I need help!


I am Protestant but working my way to become Catholic. My pastor of my church does not believe in the Perpetual Virginity of Mary. Here is his note to me and I have no idea how to answer it. Any help would be appreciated.


While studying for my sermon today, I came across Matthew 1:25. It reads as follows:
"But he[Josepeh] had no union with her [Mary] until she gave birth to a son. And he gave him the name Jesus."
Being the kind that notices details, I thought it was strange that the word ‘until’ was used here. Having checked my Greek source material books, the word ‘until’ in the Greek is heos. It is defined as " a conjunction, preposition, and adverb of continuance until (for time and place). Another dictionary defines it’s use in this particular instance as “until or unto, marking a terminus and spoken both of time and place… until what time, until when…” With out citing all the sources but with no intention to deceive, the writer of the verse is clearly making a statement that Mary’s viginity went until after the birth of her son, at which time it is clearly implied that Joseph did have union with her. I am sure there was the customary wait of time for purification of blood after the birth of the child which Luke says was 8 days. This one little word seems to dispell what so many may have always wished to believe about Mary, that which to me seems absolutely unlikely. That Mary stayed a virgin here whole life. This one little word seems to show that after the birth of Christ she had a normal sexual relationship with her husband, having a number of other children. The text could have easily emphasized her continued virginity by simply leaving out the work ‘until’ and supplying another word like ‘and’. Another great Catholic tradition bites the dust.

Like I said, I need help with this one!!


I recommend reading what the Church Fathers, especially St. Jerome, who knew Greek very well, have to say on the subject.

From St. Jerome against Helvidius:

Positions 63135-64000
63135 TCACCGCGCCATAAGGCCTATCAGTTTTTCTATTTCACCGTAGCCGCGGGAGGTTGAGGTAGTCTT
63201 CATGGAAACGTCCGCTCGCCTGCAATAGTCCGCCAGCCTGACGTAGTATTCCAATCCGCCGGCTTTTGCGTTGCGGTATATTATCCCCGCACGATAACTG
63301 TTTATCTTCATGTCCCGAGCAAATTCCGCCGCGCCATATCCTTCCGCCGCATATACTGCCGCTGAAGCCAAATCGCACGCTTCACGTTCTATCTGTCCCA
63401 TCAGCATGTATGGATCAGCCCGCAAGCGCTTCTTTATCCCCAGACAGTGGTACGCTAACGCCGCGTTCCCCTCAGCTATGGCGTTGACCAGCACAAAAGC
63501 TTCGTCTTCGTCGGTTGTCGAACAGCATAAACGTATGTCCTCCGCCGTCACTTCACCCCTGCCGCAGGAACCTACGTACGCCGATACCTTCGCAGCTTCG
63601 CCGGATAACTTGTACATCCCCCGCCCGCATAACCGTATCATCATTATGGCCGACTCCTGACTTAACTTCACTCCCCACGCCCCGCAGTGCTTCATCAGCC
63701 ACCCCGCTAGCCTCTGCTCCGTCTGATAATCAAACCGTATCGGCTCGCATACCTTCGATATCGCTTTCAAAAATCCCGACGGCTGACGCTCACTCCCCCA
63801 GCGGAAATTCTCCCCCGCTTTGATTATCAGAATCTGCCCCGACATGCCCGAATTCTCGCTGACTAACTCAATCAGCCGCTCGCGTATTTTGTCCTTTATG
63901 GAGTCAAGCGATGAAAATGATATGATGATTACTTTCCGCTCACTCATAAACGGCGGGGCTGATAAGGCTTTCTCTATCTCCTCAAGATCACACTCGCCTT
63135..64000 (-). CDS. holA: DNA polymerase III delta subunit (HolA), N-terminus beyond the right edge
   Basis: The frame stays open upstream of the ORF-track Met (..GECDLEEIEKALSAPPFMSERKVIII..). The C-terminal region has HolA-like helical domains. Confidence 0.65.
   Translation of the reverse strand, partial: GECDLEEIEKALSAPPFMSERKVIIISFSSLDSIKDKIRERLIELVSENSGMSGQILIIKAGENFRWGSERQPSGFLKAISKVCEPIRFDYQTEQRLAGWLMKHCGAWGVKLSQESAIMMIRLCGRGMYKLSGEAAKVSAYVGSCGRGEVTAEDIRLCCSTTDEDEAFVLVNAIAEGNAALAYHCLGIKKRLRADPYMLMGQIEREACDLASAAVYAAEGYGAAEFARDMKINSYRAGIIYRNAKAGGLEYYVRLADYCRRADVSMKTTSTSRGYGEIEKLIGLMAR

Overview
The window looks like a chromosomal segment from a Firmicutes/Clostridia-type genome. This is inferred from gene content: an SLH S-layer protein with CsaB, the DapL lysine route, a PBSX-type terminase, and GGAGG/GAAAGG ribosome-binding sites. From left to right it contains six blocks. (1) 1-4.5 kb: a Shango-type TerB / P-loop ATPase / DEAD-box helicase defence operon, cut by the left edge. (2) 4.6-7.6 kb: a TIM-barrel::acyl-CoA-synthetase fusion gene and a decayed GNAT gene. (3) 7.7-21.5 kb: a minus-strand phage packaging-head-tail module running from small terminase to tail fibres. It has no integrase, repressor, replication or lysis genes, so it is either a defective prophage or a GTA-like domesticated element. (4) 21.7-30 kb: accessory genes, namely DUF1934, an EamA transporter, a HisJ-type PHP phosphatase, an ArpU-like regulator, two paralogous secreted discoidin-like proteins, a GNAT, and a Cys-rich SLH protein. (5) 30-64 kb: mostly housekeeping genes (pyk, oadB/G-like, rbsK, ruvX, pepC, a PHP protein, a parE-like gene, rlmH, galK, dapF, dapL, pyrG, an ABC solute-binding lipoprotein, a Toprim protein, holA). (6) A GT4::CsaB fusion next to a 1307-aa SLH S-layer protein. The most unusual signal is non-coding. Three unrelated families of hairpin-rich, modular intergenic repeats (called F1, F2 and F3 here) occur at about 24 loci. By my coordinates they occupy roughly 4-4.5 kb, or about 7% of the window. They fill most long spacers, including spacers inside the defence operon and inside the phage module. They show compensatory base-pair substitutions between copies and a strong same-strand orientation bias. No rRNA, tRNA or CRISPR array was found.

Now we have to prove that just as in the one case he has followed the usage of Scripture, so with regard to the word till he is utterly refuted by the authority of the same Scripture, which often denotes by its use a fixed time (he himself told us so), frequently time without limitation, as when God by the mouth of the prophet says to certain persons, Isaiah 46:4 “Even to old age I am he.” Will He cease to be God when they have grown old? And the Saviour in the Gospel tells the Apostles, Matthew 28:20 “Lo, I am with you alway, even unto the end of the world.” Will the Lord then after the end of the world has come forsake His disciples, and at the very time when seated on twelve thrones they are to judge the twelve tribes of Israel will they be bereft of the company of their Lord? Again Paul the Apostle writing to the Corinthians says, “Christ the first-fruits, afterward they that are Christ’s, at his coming. Then comes the end, when he shall have delivered up the kingdom to God, even the Father, when he shall have put down all rule, and all authority and power. For he must reign, till he has put all enemies under his feet.” Granted that the passage relates to our Lord’s human nature, we do not deny that the words are spoken of Him who endured the cross and is commanded to sit afterwards on the right hand. What does he mean then by saying,“for he must reign, till he has put all enemies under his feet” ? Is the Lord to reign only until His enemies begin to be under His feet, and once they are under His feet will He cease to reign? Of course His reign will then commence in its fulness when His enemies begin to be under His feet. David also in the fourth Song of Ascents speaks thus, “Behold, as the eyes of servants look unto the hand of their master, as the eyes of a maiden unto the hand of her mistress, so our eyes look unto the Lord our God, until he have mercy upon us.” Will the prophet, then, look unto the Lord until he obtain mercy, and when mercy is obtained will he turn his eyes down to the ground? although elsewhere he says, “My eyes fail for your salvation, and for the word of your righteousness.” I could accumulate countless instances of this usage, and cover the verbosity of our assailant with a cloud of proofs; I shall, however, add only a few, and leave the reader to discover like ones for himself.